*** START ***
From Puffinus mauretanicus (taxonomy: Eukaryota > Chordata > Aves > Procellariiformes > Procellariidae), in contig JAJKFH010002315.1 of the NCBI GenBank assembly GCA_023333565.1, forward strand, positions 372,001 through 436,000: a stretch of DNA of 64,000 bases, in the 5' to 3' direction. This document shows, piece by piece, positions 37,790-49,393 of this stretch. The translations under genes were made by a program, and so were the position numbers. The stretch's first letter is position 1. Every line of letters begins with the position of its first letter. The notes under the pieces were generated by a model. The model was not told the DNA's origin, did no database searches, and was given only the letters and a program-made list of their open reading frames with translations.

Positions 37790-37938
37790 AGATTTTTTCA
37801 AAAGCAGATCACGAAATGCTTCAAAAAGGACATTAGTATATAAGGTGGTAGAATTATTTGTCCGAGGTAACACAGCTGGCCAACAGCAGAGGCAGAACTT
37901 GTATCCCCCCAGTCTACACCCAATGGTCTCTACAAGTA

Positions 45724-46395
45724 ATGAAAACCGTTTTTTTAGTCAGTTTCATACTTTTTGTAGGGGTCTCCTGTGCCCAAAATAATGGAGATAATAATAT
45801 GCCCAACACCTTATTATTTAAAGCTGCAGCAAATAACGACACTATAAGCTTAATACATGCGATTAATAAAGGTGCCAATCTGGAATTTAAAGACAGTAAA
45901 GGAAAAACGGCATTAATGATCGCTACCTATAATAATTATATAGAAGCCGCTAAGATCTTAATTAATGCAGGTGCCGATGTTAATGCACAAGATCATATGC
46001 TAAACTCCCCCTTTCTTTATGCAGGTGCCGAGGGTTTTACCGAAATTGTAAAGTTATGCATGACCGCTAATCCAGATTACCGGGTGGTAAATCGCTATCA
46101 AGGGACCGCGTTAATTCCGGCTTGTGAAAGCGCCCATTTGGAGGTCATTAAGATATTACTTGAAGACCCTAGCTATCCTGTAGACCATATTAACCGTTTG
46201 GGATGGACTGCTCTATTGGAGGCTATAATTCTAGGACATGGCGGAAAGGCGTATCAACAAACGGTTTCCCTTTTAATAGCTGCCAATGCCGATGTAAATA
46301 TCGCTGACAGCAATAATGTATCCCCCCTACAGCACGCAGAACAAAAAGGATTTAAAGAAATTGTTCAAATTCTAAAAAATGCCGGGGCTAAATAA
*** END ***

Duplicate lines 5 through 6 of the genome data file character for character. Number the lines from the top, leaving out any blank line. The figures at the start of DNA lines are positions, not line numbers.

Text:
37901 GTATCCCCCCAGTCTACACCCAATGGTCTCTACAAGTA

Positions 45724-46395